Yet it hardly makes sense to define counterrevolution simply as a formal call for a restoration, if only because by the summer of 1917 the Tsarist regime was so badly discredited that a restoration was not a tenable objective. As commander of the Petrograd garrison during the height of the April crisis, Kornilov had called out his artillery with the intent of using it against demonstrating workers and soldiers (beginning at this time, among workers and soldiers in the capital, Kornilov’s name fast became synonymous with repression and counterrevolution). At front headquarters in Mogilev, from the middle of July when he took command of Russian forces, Kornilov was constantly surrounded by representatives of a host of ultra-reactionary officer groups. In sets of demands that the general personally delivered to government ministers during the first half of August, Kornilov insisted upon not only a return to the hated old order among troops in battle zones and the extension of repressive measures to military forces everywhere in Russia, but also the most drastic military controls over all rail lines and factories. To command the select military force that he dispatched to the capital for the purpose of imposing a military dictatorship, he hand-picked an arch reactionary, General Krymov, whose ambition forcibly to crush such popular revolutionary political institutions as the Soviets and to reverse the changes wrought by the revolution was well known. In view of this, to a considerable spectrum of political leaders at the time, and to the Russian lower classes generally, it appeared incontestable that Kornilov was bent on “counterrevolution.” They immediately banded together in active defense of the revolution. Surely this was one of the most powerful, effective displays of largely spontaneous unified mass political action in history. Kornilov was defeated in a few days, without a shot having been fired. Nearly sixty years later, the term, “counterrevolutionary,” applied to Kornilov and his movement, still seems appropriate.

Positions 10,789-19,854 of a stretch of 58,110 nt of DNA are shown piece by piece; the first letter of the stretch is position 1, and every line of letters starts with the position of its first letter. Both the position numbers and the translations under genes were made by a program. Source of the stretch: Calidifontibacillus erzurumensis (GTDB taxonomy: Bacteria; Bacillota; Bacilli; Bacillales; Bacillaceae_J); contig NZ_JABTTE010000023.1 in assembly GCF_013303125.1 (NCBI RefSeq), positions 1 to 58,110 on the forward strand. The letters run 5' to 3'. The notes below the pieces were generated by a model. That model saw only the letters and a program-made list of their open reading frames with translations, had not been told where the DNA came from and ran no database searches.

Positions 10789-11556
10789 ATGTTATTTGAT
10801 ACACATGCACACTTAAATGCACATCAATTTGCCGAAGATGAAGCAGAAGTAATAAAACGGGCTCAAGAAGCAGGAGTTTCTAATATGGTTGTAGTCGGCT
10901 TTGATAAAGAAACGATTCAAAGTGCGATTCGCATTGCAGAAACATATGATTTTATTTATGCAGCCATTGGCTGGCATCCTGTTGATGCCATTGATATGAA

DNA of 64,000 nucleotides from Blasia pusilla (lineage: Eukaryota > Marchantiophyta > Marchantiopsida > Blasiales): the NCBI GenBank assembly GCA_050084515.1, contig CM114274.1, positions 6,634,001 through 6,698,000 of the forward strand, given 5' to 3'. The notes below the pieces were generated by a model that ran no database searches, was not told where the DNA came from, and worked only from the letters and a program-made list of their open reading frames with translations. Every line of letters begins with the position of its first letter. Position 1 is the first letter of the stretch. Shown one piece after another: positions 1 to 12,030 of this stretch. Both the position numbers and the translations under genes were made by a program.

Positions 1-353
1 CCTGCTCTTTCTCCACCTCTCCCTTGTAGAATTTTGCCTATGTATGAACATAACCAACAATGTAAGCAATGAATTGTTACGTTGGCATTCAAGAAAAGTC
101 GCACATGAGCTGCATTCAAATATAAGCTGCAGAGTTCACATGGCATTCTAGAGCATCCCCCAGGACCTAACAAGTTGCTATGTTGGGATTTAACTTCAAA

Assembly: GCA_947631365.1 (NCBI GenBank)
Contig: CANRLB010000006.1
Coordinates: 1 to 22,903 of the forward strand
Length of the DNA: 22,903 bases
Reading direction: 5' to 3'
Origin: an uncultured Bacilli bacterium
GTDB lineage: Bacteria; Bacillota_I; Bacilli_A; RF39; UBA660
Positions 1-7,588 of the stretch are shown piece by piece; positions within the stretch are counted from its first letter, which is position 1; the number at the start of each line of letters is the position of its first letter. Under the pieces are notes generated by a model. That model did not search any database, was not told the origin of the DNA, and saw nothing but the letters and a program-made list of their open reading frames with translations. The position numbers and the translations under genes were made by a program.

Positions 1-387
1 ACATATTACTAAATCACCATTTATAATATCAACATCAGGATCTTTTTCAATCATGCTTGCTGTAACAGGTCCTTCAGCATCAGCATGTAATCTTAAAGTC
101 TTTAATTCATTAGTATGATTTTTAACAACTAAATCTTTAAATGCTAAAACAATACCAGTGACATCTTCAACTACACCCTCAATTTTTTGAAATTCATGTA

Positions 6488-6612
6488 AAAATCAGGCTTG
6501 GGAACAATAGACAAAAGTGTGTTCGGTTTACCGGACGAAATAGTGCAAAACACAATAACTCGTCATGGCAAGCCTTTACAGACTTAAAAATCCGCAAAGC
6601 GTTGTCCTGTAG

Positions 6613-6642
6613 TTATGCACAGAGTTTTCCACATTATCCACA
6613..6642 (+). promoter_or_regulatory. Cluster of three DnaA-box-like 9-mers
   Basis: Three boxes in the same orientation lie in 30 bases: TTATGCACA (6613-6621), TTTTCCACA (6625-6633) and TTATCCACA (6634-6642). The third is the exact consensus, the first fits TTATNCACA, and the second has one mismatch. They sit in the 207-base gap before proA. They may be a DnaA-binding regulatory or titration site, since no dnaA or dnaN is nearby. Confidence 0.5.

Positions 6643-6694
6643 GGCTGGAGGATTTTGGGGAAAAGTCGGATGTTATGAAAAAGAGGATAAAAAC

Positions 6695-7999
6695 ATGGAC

Alexander Rabinowitch